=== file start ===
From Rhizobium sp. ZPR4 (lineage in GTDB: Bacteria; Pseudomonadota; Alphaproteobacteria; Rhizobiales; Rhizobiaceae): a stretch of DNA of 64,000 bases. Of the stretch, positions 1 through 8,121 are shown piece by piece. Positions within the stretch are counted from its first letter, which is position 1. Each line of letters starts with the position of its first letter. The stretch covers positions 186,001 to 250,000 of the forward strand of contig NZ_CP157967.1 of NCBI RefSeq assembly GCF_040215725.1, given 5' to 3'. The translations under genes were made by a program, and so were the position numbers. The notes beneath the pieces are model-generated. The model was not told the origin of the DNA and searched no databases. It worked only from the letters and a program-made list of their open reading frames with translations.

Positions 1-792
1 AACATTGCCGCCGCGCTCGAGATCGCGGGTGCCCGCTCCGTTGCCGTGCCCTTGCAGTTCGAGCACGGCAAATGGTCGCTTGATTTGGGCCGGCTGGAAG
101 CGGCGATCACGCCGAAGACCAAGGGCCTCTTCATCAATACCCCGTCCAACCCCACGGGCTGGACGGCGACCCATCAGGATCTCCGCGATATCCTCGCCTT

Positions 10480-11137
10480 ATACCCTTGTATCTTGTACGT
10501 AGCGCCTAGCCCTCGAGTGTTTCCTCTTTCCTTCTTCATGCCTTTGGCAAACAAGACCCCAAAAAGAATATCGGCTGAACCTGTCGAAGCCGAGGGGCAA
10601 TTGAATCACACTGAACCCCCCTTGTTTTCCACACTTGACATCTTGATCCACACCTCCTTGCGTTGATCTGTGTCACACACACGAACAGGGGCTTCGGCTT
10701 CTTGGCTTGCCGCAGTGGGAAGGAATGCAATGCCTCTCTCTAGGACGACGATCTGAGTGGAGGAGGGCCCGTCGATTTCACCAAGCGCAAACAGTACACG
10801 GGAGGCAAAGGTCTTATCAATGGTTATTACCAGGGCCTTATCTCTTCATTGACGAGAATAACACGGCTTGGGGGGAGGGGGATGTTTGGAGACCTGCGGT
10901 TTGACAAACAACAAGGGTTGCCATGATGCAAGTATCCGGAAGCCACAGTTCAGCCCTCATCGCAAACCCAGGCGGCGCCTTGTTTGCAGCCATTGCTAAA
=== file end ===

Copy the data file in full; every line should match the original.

From Rhizobium sp. ZPR4 (lineage in GTDB: Bacteria; Pseudomonadota; Alphaproteobacteria; Rhizobiales; Rhizobiaceae): a stretch of DNA of 64,000 bases. Of the stretch, positions 1 through 8,121 are shown piece by piece. Positions within the stretch are counted from its first letter, which is position 1. Each line of letters starts with the position of its first letter. The stretch covers positions 186,001 to 250,000 of the forward strand of contig NZ_CP157967.1 of NCBI RefSeq assembly GCF_040215725.1, given 5' to 3'. The translations under genes were made by a program, and so were the position numbers. The notes beneath the pieces are model-generated. The model was not told the origin of the DNA and searched no databases. It worked only from the letters and a program-made list of their open reading frames with translations.

Positions 1-792
1 AACATTGCCGCCGCGCTCGAGATCGCGGGTGCCCGCTCCGTTGCCGTGCCCTTGCAGTTCGAGCACGGCAAATGGTCGCTTGATTTGGGCCGGCTGGAAG
101 CGGCGATCACGCCGAAGACCAAGGGCCTCTTCATCAATACCCCGTCCAACCCCACGGGCTGGACGGCGACCCATCAGGATCTCCGCGATATCCTCGCCTT

Positions 10480-11137
10480 ATACCCTTGTATCTTGTACGT
10501 AGCGCCTAGCCCTCGAGTGTTTCCTCTTTCCTTCTTCATGCCTTTGGCAAACAAGACCCCAAAAAGAATATCGGCTGAACCTGTCGAAGCCGAGGGGCAA
10601 TTGAATCACACTGAACCCCCCTTGTTTTCCACACTTGACATCTTGATCCACACCTCCTTGCGTTGATCTGTGTCACACACACGAACAGGGGCTTCGGCTT
10701 CTTGGCTTGCCGCAGTGGGAAGGAATGCAATGCCTCTCTCTAGGACGACGATCTGAGTGGAGGAGGGCCCGTCGATTTCACCAAGCGCAAACAGTACACG
10801 GGAGGCAAAGGTCTTATCAATGGTTATTACCAGGGCCTTATCTCTTCATTGACGAGAATAACACGGCTTGGGGGGAGGGGGATGTTTGGAGACCTGCGGT
10901 TTGACAAACAACAAGGGTTGCCATGATGCAAGTATCCGGAAGCCACAGTTCAGCCCTCATCGCAAACCCAGGCGGCGCCTTGTTTGCAGCCATTGCTAAA